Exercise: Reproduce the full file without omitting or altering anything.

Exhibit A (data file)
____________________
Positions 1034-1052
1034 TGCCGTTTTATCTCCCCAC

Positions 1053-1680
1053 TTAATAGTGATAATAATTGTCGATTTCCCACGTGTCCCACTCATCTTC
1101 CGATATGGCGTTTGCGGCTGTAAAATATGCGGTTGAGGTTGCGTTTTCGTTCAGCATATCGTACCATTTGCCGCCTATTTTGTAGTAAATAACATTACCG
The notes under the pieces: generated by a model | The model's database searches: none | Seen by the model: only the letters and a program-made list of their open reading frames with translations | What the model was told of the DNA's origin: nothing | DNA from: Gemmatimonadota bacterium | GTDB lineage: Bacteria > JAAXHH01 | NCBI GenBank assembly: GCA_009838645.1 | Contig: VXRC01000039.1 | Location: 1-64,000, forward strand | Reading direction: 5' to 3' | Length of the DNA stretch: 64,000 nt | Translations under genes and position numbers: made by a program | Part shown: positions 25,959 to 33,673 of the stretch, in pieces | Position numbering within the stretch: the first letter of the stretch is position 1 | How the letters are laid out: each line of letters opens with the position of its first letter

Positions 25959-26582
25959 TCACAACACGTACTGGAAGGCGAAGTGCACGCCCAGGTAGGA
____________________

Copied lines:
Positions 1034-1052
1034 TGCCGTTTTATCTCCCCAC

Positions 1053-1680
1053 TTAATAGTGATAATAATTGTCGATTTCCCACGTGTCCCACTCATCTTC
1101 CGATATGGCGTTTGCGGCTGTAAAATATGCGGTTGAGGTTGCGTTTTCGTTCAGCATATCGTACCATTTGCCGCCTATTTTGTAGTAAATAACATTACCG
The notes under the pieces: generated by a model | The model's database searches: none | Seen by the model: only the letters and a program-made list of their open reading frames with translations | What the model was told of the DNA's origin: nothing | DNA from: Gemmatimonadota bacterium | GTDB lineage: Bacteria > JAAXHH01 | NCBI GenBank assembly: GCA_009838645.1 | Contig: VXRC01000039.1 | Location: 1-64,000, forward strand | Reading direction: 5' to 3' | Length of the DNA stretch: 64,000 nt | Translations under genes and position numbers: made by a program | Part shown: positions 25,959 to 33,673 of the stretch, in pieces | Position numbering within the stretch: the first letter of the stretch is position 1 | How the letters are laid out: each line of letters opens with the position of its first letter

Positions 25959-26582
25959 TCACAACACGTACTGGAAGGCGAAGTGCACGCCCAGGTAGGA